German Data Dominates This Week
German economic data points will command maximum attention this week as the nation’s trade balance, consumer price index and the preliminary estimate of second quarter GDP are lined up for release. In the UK this week, focus will be on the nation’s NIESR GDP estimate for the three months ending in July, as it is usually a good predictor of actual GDP growth. Meanwhile in the US, the only major data release will come at the end of the week in the form of retail sales and the University of Michigan consumer confidence index.
Today the data calendar remains relatively light. Britain will witness its first economic data for this week later in the day with the BRC retail sales monitor scheduled for release. In the Eurozone, the Sentix investor confidence index registered a greater than expected rise in August. Across the Atlantic, the US labour market conditions index for July is due today.
Pound Sterling – UK Markets
The Pound is trading lower against its major peers this morning. The sole economic release in the UK today is the BRC retail sales monitor data for July, which is due overnight. The indicator had dipped in June, recording its third decline in four months. The British economic calendar is set to heat up as this week progresses, with some of the most crucial data points scheduled for release. This includes the nation’s industrial production, trade balance, housing price data and the NIESR GDP estimate for the three months ended July.
On Friday, Sterling dropped against the US Dollar to a three-week low level, as robust US nonfarm payrolls data bolstered the case of an interest rate increase by the US Federal Reserve (Fed) this year and sent the greenback soaring across the board. This data came just one day after the Pound dropped more than 1.5% against its American counterpart, following the Bank of England’s decision to cut the key interest rate to a record-low of 0.25% and implement a host of easing measures.
US Dollar – US Markets
The greenback is trading higher against the Euro and the Pound this morning. On Friday data indicated that US nonfarm payrolls jumped in July for a second month, a sign of underlying strength in the nation’s labour market, despite slow growth in the broader economy. The solid jobs report has added to the positive momentum set by the June jobs data, after a weak job growth in May, which raised fears of slowdown in the economy. A tighter jobs market also pushed up wages as average hourly earnings rose more than expected in July, bolstering the probability of a Fed interest rate increase this year. Meanwhile, jobless rate in the US remained steady at 4.9% in July, against expectations of decline to 4.8%.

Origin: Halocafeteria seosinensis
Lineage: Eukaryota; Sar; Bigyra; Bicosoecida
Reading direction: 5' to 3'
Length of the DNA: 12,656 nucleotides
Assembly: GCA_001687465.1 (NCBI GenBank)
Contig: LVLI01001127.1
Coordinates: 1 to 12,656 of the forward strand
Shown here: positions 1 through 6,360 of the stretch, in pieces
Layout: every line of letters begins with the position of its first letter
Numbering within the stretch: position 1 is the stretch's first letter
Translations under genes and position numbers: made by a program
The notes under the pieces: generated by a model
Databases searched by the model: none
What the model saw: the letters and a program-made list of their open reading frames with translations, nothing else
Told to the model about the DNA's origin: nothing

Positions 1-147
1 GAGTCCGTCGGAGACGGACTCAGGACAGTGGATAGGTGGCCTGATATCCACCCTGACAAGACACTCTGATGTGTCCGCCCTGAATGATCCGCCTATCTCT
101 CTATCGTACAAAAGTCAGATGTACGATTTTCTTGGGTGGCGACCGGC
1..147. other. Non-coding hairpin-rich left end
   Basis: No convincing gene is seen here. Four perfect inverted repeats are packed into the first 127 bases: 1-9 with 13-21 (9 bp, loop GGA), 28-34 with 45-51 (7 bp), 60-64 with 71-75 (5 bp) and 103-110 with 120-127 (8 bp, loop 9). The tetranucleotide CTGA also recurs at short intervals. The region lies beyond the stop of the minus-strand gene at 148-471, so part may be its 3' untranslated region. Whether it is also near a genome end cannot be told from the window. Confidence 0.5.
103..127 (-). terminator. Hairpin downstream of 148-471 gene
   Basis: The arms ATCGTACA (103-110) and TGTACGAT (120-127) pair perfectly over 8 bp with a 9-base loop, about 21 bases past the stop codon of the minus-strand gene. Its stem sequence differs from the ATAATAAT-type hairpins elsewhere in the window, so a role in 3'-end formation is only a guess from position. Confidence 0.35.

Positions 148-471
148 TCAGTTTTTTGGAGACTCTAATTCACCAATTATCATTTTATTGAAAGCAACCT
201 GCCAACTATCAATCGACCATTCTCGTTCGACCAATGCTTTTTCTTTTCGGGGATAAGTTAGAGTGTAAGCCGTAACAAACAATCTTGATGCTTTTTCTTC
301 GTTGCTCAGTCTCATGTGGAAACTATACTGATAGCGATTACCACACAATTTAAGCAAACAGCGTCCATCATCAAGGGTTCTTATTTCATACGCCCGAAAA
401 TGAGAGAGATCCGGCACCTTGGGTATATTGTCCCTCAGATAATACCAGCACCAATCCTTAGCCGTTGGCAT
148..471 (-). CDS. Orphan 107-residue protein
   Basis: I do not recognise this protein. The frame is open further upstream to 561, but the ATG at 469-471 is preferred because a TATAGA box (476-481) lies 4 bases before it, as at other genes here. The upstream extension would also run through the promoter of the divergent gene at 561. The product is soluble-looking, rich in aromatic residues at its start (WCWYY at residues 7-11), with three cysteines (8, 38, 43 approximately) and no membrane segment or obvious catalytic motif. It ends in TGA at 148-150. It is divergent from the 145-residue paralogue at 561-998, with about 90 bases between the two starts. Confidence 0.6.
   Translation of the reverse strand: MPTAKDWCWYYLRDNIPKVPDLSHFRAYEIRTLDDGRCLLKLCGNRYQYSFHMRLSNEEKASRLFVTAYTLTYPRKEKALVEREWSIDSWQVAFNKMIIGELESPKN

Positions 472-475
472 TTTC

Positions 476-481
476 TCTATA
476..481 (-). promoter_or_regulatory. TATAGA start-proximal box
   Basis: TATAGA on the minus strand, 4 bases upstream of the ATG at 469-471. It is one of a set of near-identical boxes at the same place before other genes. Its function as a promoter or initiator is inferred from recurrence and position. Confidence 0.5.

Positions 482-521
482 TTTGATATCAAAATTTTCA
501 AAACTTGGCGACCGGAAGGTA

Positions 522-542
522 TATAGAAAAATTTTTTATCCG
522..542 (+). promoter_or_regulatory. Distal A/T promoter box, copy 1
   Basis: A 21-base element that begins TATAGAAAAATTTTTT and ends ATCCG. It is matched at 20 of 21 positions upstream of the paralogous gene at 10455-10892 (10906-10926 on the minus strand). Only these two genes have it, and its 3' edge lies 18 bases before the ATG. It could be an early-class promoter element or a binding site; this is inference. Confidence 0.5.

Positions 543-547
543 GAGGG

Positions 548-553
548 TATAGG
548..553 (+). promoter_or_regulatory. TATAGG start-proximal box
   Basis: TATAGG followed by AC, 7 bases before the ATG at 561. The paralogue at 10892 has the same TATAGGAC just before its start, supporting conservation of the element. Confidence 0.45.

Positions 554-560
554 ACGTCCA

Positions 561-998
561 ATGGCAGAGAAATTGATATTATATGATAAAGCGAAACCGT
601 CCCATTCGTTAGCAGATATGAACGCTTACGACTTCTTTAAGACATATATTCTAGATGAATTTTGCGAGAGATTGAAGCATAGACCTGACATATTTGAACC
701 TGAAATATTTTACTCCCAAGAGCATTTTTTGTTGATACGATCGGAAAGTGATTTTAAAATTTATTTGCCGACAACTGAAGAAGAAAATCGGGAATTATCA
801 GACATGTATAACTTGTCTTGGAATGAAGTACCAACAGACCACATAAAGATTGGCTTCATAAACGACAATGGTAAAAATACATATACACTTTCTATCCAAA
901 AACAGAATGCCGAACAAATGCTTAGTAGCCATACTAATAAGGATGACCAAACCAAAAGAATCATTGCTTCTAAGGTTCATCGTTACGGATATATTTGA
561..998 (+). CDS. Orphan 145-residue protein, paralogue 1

Last week other economic data showed that the US trade deficit swelled again and hit a ten-month high level in June, driven up by a large increase in oil imports and consumer goods and with a stronger greenback continuing to dent the nation’s export growth.
Euro – European Markets
The shared currency has reversed its previous session losses against the Pound this morning. The just out data showed that the Eurozone’s Sentix investor confidence index advanced more than expected in August, after posting a sharp drop in the previous month following the Brexit vote. Data released earlier during the session showed that German industrial production rebounded in June, after a surprise contraction in May. Going ahead, market participants look forward to the release of Germany’s trade balance and consumer price index along with the Eurozone’s second quarter GDP and industrial production data, all scheduled to release this week.
On Friday, the Euro lost ground against the greenback for the third consecutive session, amid a broad strength in the US Dollar following an upbeat US jobs market report. Closer to home, German factory orders unexpectedly declined in June, as demand for investment goods from within the Eurozone dropped in the run-up to Britain’s referendum on European Union membership.
Other Currencies – Highlights
The Japanese Yen has extended its previous session losses against the US Dollar this morning, as the greenback continues to maintain its firm tone after a strong US jobs report. Earlier in the session, data showed that the preliminary reading of Japan’s Eco watchers survey of current conditions and outlook index advanced above expectations in July. Further, Japan recorded its largest current account surplus since 2007 in June, mainly led by reduced imports and rising tourism revenue. Separately, the Bank of Japan’s (BoJ) summary of opinions from its July 28-29 meeting revealed that the board members were split over the limit of the central bank’s current monetary policy easing framework. At the meeting, the BoJ doubled purchases of exchange-traded funds, but the move fell short of investor expectations.
In other economic news, Japan’s labour cash earnings rebounded more than anticipated in June. Additionally, the nation’s flash coincident index advanced, while the leading index held steady in June. Looking ahead, Japan’s machine tool orders and tertiary industry index data are due for release this week.